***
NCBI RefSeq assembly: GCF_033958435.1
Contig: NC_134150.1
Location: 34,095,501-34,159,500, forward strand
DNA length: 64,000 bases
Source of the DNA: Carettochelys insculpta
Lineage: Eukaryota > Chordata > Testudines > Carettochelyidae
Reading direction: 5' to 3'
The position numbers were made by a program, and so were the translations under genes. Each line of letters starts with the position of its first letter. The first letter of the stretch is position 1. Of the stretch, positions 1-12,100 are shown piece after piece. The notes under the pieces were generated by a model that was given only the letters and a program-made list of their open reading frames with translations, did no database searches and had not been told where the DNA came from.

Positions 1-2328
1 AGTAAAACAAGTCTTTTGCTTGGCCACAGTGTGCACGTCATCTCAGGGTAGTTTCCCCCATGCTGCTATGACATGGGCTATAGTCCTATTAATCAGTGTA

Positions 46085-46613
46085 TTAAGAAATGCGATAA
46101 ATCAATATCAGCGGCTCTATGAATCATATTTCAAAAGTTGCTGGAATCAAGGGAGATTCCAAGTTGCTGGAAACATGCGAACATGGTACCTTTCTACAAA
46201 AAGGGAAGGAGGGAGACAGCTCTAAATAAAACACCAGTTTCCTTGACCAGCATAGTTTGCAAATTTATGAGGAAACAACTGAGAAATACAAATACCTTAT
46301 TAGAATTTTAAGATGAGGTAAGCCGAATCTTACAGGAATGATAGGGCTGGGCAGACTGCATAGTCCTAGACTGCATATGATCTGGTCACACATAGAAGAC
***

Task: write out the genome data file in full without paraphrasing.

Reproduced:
NCBI RefSeq assembly: GCF_033958435.1
Contig: NC_134150.1
Location: 34,095,501-34,159,500, forward strand
DNA length: 64,000 bases
Source of the DNA: Carettochelys insculpta
Lineage: Eukaryota > Chordata > Testudines > Carettochelyidae
Reading direction: 5' to 3'
The position numbers were made by a program, and so were the translations under genes. Each line of letters starts with the position of its first letter. The first letter of the stretch is position 1. Of the stretch, positions 1-12,100 are shown piece after piece. The notes under the pieces were generated by a model that was given only the letters and a program-made list of their open reading frames with translations, did no database searches and had not been told where the DNA came from.

Positions 1-2328
1 AGTAAAACAAGTCTTTTGCTTGGCCACAGTGTGCACGTCATCTCAGGGTAGTTTCCCCCATGCTGCTATGACATGGGCTATAGTCCTATTAATCAGTGTA

Positions 46085-46613
46085 TTAAGAAATGCGATAA
46101 ATCAATATCAGCGGCTCTATGAATCATATTTCAAAAGTTGCTGGAATCAAGGGAGATTCCAAGTTGCTGGAAACATGCGAACATGGTACCTTTCTACAAA
46201 AAGGGAAGGAGGGAGACAGCTCTAAATAAAACACCAGTTTCCTTGACCAGCATAGTTTGCAAATTTATGAGGAAACAACTGAGAAATACAAATACCTTAT
46301 TAGAATTTTAAGATGAGGTAAGCCGAATCTTACAGGAATGATAGGGCTGGGCAGACTGCATAGTCCTAGACTGCATATGATCTGGTCACACATAGAAGAC